For many bankers, Thursday night's celebration of American Banker's Most Powerful Women in Banking began with a walk down the red carpet, or a stroll around a chandelier-lit foyer, while sipping a glass of sparkling wine.
But the festivities at the Waldorf-Astoria Hotel in New York quickly struck a reflective tone, as some of the industry's top female leaders lamented the fact that the ranks of women occupying C-suites have thinned over the last couple of years. The impending retirement of Irene Dorner as chief executive of HSBC USA would leave just two women KeyCorp's Beth Mooney and Ally Bank's Barbara Yastine at the helm of major U.S. banks.
"At the CEO and C-suite levels, the ranks are smaller this year, smaller still than the year before," Mooney said in her keynote address.
"A few successful women have made it, and then they disappear, and it leaves a gap," added Dorner in what amounted to be her farewell address before she steps down next month.
It wasn't supposed to be this way. The year began on an inspirational note, with the swearing-in of Janet Yellen as the first woman chair of the Federal Reserve Board. Still, Mooney, who, for the second consecutive year was honored as the industry's most powerful woman, urged her female colleagues to maintain a sense of "constructive impatience," and to define their own dreams of obtaining an executive role.
"While I think it is important to acknowledge the lack of depth of women in the C-suite, I think it's more important to transcend it," said Mooney. "I don't believe we should be mired in an unproductive rhetoric about how it should be or play the victim."
Women who ascend the corporate ladder, she said, have a responsibility to help women behind them "develop the right skills and mindset." "I think of it as carrying while we climb," she said.
In a moment that captivated the audience, Mooney told the story of how she decided that she wanted to run a bank.
Years ago, while working at Bank One (which is now part of JPMorgan Chase), she was talking with a group of senior women executives on the way back from a dinner hosted by John McCoy, the bank's CEO at the time.
Mooney said her colleagues couldn't stop talking about McCoy's wife, Jane, praising her charm, grace and social position. "They all wanted to be her," she said. "And she was indeed lovely in every way."
Mooney said she grew quiet "a rare occasion," for her, she said as an aside while she listened to her friends talk up the virtues of being a perfect host. "I can tell you what was going through my head was a lightbulb moment a moment that changed my career and my life," she said. "I realized that I didn't want to be Jane McCoy. I wanted to be John McCoy."
Now that she's made her way to the top of the executive ranks, she said, it's her duty to "make the way forward" for women who have the same dream. Many of Key's senior executives are women and, in fact, two of Mooney's direct-reports, Maria Coyne and Amy Brady, were also honored at Thursday's gala. Coyne, who runs Key's branch network, was ranked the No. 18 Most Powerful Woman while Brady, its chief information officer, was the No. 6 Woman to Watch.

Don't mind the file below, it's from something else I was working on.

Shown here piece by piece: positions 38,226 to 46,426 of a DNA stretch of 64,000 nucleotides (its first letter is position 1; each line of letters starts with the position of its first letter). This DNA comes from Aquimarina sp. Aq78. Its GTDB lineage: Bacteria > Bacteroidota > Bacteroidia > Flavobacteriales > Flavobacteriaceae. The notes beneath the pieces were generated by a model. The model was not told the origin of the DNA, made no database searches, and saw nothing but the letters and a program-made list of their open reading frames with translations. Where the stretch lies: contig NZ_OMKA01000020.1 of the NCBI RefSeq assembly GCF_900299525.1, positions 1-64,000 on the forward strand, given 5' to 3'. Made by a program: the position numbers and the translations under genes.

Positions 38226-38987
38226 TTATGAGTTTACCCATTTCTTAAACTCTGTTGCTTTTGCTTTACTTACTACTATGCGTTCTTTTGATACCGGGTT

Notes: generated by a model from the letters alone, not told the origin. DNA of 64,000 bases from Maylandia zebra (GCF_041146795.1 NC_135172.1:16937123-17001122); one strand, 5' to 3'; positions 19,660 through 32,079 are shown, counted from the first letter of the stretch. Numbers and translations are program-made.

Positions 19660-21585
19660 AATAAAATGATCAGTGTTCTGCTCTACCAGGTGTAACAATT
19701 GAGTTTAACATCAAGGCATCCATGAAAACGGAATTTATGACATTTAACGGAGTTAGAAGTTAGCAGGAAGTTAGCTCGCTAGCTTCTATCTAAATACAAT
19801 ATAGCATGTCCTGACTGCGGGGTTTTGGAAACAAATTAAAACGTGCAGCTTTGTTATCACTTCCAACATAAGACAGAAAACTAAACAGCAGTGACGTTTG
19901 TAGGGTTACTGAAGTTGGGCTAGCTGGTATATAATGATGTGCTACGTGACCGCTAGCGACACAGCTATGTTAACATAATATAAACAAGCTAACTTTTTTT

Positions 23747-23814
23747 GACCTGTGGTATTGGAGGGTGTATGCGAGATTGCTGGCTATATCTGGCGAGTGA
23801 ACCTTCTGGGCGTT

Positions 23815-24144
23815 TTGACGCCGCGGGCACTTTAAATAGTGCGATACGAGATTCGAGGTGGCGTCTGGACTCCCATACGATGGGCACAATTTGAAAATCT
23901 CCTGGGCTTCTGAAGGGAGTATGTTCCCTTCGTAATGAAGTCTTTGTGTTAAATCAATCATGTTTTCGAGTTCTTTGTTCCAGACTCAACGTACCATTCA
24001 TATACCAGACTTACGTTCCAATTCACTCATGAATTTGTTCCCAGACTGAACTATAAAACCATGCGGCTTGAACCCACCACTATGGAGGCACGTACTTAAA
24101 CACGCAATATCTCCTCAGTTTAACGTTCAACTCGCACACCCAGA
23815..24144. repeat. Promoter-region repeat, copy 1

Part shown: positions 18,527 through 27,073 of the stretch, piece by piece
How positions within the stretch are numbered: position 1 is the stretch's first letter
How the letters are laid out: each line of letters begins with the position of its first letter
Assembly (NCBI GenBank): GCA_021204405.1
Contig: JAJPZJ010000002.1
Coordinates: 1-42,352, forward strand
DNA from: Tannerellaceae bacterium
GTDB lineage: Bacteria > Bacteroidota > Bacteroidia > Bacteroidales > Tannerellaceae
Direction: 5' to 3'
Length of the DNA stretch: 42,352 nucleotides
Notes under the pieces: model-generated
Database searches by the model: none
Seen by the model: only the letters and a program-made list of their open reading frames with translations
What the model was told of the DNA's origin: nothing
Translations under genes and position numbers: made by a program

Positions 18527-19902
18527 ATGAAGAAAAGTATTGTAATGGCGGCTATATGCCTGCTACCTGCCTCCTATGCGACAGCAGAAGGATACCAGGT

Dorner echoed the call to create a pathway for women to the executive suite while accepting a lifetime achievement award for her career in banking.
"We need a pipeline of talented women in the system, and this is about critical mass," she said. "If we stick to the current rate of turnover, it's going to take 75 years to reach parity."
Dorner, who was promoted to CEO at HSBC USA in 2010, has steered the bank through some of its most difficult periods, including being hit with $1.9 billion in penalties for violating anti-money laundering laws.
In her speech, she discussed the merits of stepping into the spotlight at a time of difficulty.
"I can honestly say that the greater the crisis, the greater the craziness, the greater my sense of ownership and responsibility and emotional attachment," she said.
The ability to "look and sound like a CEO despite everything" is a leadership quality she's learned since taking over at HSBC.
Additionally, she said that good leadership means focusing on "long-term, sustainable outcomes," particularly at a time when new regulations and large legal settlements are shaping the future of the business.
"If the outcome is supposed to be to create a business environment that's open, transparent, and attracts inward investment, then let's try to make a legal environment that is clear and defined," she said.
Recent settlements over financial crisis-era lawsuits, she suggested, have failed to meet that standard.
"Settlements behind closed doors may well feel safer for the individuals involved, but they don't drive the right outcome," she said.
She closed her speech with a poem that a coworker gave to her while HSBC was going through a hard time. Explaining its significance, she said: "It's surprising what you can find within yourself when you're up against it."
Dorner, who will retire in just a few weeks, said that serving as CEO was "the very best role" of her entire career.
"Man, it really has been a great ride," she said, with her characteristic enthusiasm, as she walked off the stage.